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10 Things Emotionally Resilient People Don’t Do

10 Things Emotionally Resilient People Don’t Do

Emotional resilience is trendy, so read on. Basically, this means that if you are emotionally resilient, you can bounce back from most setbacks that life can throw at you. In times of stress, failure or even a natural disaster, your emotional resilience will be put to the test. The word ‘resilience’ comes from the Latin word ‘resilio’ which means to bounce back. Business people, social workers and school children can all benefit from this emotional fitness. So, how emotionally fit are you? Let us look at what these people never do because they have a natural talent to cope with the stress of everyday living.

1. They don’t  waste energy on negativity

When these people are in a traffic jam, they accept that it is part of the deal of commuting to work. They are able to take advantage of this and listen to their favourite music on their MP3 or the radio. They realize that their anger, bad mood or temper is not going to change the situation one little bit. It is just another part of acceptance but also an opportunity. They are also able to reflect on what is going well and how grateful they should be. “Don’t believe everything you think. Thoughts are just that – thoughts.” – Allan Lokos

 2. They don’t reject mindfulness as rubbish

Living in the present and savoring sensations and feelings is the core teaching in mindfulness. Emotionally resilient people know this instinctively or learn it. They use it as a protective shield against the following toxic emotions:

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  • Regrets about past decisions
  • Envy of others’ success
  • Worrying about the future

 3. They don’t let tragedy mark them for life

We all have scars and we all have suffered from tragedy whether it be break ups, illness, bereavement, job loss or mental illness. Now emotionally fit people can see that this adversity is short lived. They have a goal which will enable them to overcome the sadness and become a stronger and more capable person. They see change as an integral part of life and are prepared for some moments of despair, sadness and discomfort. They have often been compared to a bamboo cane in a storm which is bent by the force of the wind but is not broken.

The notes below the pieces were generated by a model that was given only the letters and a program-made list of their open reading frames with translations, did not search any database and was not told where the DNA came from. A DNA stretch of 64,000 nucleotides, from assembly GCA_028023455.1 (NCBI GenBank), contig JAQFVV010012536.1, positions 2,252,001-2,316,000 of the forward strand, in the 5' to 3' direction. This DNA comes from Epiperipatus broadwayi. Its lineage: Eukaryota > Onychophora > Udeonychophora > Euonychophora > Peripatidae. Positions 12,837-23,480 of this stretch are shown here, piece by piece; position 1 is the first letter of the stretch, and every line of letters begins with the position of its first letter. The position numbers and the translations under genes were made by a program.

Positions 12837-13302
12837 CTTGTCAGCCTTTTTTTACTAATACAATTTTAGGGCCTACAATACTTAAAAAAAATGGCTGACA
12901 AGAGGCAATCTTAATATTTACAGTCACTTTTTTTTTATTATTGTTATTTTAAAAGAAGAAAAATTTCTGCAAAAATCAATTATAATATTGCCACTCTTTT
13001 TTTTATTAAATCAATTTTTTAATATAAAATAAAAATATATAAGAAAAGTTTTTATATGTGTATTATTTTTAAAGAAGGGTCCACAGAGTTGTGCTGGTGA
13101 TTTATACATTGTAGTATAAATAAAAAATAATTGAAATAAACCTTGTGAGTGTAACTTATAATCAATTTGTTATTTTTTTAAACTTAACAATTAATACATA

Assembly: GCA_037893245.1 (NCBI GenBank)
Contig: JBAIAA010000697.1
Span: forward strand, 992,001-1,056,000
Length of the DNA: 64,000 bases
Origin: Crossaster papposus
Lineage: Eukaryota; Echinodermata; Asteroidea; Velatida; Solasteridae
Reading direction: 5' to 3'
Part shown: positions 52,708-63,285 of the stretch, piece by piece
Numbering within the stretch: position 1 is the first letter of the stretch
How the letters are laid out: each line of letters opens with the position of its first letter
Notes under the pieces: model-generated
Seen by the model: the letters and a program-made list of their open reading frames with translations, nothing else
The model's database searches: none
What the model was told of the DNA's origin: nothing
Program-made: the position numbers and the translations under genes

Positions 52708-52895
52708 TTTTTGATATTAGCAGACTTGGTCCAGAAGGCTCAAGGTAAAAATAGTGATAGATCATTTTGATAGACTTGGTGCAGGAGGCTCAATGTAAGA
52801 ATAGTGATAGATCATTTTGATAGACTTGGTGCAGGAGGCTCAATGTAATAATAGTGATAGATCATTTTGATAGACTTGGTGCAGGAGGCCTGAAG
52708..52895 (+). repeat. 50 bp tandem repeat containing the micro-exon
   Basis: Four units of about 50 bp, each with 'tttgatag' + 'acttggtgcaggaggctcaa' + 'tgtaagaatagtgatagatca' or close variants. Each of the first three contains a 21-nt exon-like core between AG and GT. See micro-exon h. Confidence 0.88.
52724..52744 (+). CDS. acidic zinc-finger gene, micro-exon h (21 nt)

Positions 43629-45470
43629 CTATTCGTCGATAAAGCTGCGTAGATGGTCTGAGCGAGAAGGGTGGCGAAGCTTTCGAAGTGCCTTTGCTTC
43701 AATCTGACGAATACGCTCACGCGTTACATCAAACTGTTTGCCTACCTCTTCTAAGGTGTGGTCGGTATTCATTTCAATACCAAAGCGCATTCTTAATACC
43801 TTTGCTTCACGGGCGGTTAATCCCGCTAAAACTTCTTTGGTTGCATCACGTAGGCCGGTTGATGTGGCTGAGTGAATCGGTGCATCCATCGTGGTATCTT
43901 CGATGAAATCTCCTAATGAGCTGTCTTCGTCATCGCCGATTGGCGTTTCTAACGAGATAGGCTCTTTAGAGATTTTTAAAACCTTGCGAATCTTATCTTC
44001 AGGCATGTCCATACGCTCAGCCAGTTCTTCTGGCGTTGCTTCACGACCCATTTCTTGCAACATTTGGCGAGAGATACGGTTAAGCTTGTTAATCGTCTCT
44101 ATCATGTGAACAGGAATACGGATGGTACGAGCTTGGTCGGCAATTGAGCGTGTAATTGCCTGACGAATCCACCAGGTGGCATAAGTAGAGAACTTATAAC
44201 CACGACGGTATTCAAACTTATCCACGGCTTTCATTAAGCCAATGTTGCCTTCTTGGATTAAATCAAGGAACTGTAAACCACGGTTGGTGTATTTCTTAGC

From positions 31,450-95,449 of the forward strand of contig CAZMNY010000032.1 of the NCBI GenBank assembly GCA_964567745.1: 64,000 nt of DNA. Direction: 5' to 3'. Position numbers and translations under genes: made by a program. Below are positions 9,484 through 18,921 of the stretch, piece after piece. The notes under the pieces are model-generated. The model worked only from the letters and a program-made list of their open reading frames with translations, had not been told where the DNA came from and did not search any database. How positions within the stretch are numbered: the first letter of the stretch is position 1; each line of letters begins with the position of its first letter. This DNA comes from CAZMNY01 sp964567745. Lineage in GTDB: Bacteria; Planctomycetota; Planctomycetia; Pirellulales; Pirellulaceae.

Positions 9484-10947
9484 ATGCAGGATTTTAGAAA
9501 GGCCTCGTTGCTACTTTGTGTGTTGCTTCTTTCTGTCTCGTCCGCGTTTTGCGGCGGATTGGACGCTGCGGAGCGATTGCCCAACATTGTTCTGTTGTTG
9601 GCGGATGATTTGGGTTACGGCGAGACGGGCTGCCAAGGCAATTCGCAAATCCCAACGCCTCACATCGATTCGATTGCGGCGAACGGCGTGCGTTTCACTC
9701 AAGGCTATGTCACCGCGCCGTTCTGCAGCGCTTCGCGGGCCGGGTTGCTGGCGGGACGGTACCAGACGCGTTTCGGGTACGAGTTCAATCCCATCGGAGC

4. They don’t lock themselves away

Emotionally unfit people tend to wallow in their own downward spiral of negativity. But the resilient ones are going to find the time to make real social contact, keep physically fit by going for a walk or a run, and help the less fortunate. They know and savor the fact that these are healthy distractions which are essential for self-care.

5. They don’t limit themselves to one solution

These people are prepared to admit that they see everything through a filter. They look at a problem from many angles and try to think outside the box. They know that their own personal bias can become a default position. That is why they seek to widen their view knowing that they are growing towards empowerment. They are also prepared to wait, rather than seeking answers and quick fix solutions.

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6. They don’t control their impulses

Our impulse control is governed by the size of the orbitofrontal cortex region of the brain. Research shows that people who had a smaller cortex were more subject to more impulsive behavior such as shopping, drinking, smoking, gambling and sex. Emotionally resilient people tend to keep these impulses at bay by thinking about consequences and how they will feel afterwards, when it may be too late.